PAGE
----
This section establishes the function and remit of the GLA and provides it with a wide-ranging power under sub-section 3 to do anything required to carry out its functions.
Importantly, Section 26 of the Act also provides that the Act will apply to a “worker” regardless of whether that person has a right to work in the UK.
Section. 1. The Gangmasters Licensing Authority
(1) There shall be a body known as the Gangmasters Licensing Authority (in this Act referred to as “the Authority”).
(2) The functions of the Authority shall be–
(a) to carry out the functions relating to licensing that are conferred on it by this Act,
(b) to ensure the carrying out of such inspections as it considers necessary of persons holding licences under this Act,
(c) to keep under review generally the activities of persons acting as gangmasters,
(d) to supply information held by it to specified persons in accordance with the provisions of this Act,
(e) to keep under review the operation of this Act, and
(f) such other functions as may be prescribed in regulations made by the Secretary of State.
(3) The Authority may do anything that it considers is calculated to facilitate, or is incidental or conducive to, the carrying out of any of its functions.
Law / United Kingdom / Gangmasters (Licensing) Act 2004
This Act establishes the Gangmasters Licensing Authority (“GLA”) and gives it power to issue licences to agencies in relation to the supply or use of workers for agricultural work, gathering wild creatures or plants, harvesting from fish farms and certain food process and packaging operations. Licensed gangmasters in these sectors are required to adhere to certain labour law standards, including protections against forced labour. Workers are still entitled to the protection of the Act even if they do not have leave to remain in the UK (s. 26(2).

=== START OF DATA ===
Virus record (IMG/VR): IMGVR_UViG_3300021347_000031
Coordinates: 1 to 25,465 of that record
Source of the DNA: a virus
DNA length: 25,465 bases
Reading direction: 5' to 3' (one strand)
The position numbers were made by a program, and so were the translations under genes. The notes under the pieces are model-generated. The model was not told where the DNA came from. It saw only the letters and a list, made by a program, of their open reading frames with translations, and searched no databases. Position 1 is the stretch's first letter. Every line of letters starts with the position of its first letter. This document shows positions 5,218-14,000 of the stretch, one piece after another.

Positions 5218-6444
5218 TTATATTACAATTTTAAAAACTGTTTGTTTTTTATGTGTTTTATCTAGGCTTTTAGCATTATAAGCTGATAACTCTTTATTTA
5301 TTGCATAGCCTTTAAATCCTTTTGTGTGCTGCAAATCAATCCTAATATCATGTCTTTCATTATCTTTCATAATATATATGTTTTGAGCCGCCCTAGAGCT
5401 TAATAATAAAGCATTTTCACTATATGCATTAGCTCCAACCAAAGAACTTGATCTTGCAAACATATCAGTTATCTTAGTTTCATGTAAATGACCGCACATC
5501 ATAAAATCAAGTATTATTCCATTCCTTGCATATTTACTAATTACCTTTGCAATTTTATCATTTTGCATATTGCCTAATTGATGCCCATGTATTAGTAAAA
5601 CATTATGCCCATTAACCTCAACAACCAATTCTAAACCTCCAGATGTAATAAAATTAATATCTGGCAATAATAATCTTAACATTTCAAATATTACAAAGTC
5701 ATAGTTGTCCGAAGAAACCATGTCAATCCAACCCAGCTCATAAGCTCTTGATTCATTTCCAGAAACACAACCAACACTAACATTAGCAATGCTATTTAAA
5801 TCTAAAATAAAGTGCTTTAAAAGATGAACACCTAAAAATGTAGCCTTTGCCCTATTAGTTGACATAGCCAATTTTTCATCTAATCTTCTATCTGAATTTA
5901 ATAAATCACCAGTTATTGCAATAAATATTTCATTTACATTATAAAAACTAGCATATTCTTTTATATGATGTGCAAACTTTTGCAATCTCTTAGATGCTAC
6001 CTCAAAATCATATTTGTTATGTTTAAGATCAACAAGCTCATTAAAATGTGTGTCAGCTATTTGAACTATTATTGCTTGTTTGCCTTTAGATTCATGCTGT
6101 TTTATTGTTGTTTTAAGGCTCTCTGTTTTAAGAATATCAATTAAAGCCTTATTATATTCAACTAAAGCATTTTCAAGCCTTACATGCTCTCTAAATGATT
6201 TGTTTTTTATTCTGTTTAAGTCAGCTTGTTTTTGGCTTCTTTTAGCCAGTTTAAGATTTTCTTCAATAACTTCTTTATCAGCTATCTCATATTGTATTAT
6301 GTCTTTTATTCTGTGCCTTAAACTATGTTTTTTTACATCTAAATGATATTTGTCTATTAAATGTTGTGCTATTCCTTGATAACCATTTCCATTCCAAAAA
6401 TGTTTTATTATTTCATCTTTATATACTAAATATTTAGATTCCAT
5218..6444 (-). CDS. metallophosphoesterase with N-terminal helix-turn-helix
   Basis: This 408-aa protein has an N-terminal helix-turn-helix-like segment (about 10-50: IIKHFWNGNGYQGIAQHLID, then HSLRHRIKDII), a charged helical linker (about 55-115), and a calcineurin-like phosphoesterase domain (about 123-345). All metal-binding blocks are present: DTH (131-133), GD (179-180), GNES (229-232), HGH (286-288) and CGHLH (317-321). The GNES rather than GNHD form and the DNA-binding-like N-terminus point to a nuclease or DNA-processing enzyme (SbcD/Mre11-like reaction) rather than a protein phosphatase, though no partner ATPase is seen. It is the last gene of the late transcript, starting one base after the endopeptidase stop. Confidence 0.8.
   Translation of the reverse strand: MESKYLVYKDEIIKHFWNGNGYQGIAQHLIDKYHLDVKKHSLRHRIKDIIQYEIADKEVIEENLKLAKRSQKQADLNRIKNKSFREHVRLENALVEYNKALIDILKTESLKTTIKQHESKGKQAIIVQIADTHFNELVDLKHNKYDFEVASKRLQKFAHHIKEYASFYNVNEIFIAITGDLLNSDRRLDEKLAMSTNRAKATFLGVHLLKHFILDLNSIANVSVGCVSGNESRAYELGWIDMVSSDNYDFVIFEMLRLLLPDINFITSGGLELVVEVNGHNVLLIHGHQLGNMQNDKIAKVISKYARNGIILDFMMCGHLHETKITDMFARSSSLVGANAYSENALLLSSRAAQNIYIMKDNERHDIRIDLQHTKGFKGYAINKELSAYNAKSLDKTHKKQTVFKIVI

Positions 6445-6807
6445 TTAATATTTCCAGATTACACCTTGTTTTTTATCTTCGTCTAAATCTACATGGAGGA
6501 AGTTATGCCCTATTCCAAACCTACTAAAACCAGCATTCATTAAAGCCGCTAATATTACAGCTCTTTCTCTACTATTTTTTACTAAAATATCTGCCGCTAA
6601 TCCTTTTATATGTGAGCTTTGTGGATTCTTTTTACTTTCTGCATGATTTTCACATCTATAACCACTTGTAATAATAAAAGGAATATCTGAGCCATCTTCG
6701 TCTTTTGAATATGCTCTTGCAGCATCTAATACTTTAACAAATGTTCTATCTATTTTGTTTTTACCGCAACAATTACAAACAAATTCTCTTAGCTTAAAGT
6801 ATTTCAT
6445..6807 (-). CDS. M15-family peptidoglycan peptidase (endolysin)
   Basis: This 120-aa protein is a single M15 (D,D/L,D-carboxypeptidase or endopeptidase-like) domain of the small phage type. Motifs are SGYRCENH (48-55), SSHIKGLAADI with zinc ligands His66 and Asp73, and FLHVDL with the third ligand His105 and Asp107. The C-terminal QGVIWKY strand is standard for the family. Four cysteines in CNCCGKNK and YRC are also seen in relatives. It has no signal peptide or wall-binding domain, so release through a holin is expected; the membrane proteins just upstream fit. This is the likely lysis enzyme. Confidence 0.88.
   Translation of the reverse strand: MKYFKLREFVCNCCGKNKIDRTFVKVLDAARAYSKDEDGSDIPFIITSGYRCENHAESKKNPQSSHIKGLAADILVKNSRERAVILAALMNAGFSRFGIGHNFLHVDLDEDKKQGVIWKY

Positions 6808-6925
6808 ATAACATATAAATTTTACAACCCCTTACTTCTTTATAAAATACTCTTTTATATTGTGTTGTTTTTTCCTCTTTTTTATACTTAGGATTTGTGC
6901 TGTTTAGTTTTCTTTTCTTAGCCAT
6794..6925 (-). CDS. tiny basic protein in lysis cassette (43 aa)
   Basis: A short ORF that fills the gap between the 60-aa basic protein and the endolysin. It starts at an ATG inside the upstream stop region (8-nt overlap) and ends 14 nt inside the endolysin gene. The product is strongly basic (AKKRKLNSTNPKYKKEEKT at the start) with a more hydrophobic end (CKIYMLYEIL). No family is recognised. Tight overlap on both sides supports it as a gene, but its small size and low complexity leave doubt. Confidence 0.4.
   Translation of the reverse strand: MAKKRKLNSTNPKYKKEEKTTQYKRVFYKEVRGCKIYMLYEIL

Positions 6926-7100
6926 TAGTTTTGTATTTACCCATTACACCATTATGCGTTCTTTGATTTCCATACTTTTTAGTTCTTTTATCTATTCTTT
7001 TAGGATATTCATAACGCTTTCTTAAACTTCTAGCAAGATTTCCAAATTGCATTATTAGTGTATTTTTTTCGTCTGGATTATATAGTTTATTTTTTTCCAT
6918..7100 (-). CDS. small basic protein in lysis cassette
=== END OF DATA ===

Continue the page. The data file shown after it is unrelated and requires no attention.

The Act makes it an offence to supply workers in these sectors without a licence and gives the GLA power to investigate non-compliance with the labour law standards and the ability to revoke licences where appropriate.
The Act specifically applies to “bodies corporate” (s. 20), and so covers both corporate as well as individual gangmasters. The Act applies to work carried out in the UK or in the UK’s territorial sea, but importantly is not restricted to gangmasters who are situated in the UK (s. 5(3)), so in this respect has limited extraterritorial scope in that gangmasters cannot avoid the application of the Act simply by moving themselves or their company overseas.